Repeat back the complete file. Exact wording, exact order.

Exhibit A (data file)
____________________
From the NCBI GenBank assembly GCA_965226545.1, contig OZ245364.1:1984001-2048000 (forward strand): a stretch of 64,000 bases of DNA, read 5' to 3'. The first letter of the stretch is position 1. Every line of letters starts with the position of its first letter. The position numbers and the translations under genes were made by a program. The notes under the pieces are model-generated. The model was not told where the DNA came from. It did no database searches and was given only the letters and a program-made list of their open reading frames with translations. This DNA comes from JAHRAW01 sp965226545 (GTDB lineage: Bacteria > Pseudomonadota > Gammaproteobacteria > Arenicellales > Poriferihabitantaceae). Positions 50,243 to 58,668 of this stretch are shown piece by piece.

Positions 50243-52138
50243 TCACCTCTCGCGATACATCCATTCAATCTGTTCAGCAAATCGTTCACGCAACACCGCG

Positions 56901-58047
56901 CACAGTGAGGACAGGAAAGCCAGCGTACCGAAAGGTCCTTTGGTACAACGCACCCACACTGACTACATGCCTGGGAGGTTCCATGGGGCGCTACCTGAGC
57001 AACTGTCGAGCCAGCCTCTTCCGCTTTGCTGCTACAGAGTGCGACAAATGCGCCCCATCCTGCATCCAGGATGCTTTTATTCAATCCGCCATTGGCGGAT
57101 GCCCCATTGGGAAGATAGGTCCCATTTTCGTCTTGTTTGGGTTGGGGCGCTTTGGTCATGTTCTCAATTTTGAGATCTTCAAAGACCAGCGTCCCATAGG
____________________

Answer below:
From the NCBI GenBank assembly GCA_965226545.1, contig OZ245364.1:1984001-2048000 (forward strand): a stretch of 64,000 bases of DNA, read 5' to 3'. The first letter of the stretch is position 1. Every line of letters starts with the position of its first letter. The position numbers and the translations under genes were made by a program. The notes under the pieces are model-generated. The model was not told where the DNA came from. It did no database searches and was given only the letters and a program-made list of their open reading frames with translations. This DNA comes from JAHRAW01 sp965226545 (GTDB lineage: Bacteria > Pseudomonadota > Gammaproteobacteria > Arenicellales > Poriferihabitantaceae). Positions 50,243 to 58,668 of this stretch are shown piece by piece.

Positions 50243-52138
50243 TCACCTCTCGCGATACATCCATTCAATCTGTTCAGCAAATCGTTCACGCAACACCGCG

Positions 56901-58047
56901 CACAGTGAGGACAGGAAAGCCAGCGTACCGAAAGGTCCTTTGGTACAACGCACCCACACTGACTACATGCCTGGGAGGTTCCATGGGGCGCTACCTGAGC
57001 AACTGTCGAGCCAGCCTCTTCCGCTTTGCTGCTACAGAGTGCGACAAATGCGCCCCATCCTGCATCCAGGATGCTTTTATTCAATCCGCCATTGGCGGAT
57101 GCCCCATTGGGAAGATAGGTCCCATTTTCGTCTTGTTTGGGTTGGGGCGCTTTGGTCATGTTCTCAATTTTGAGATCTTCAAAGACCAGCGTCCCATAGG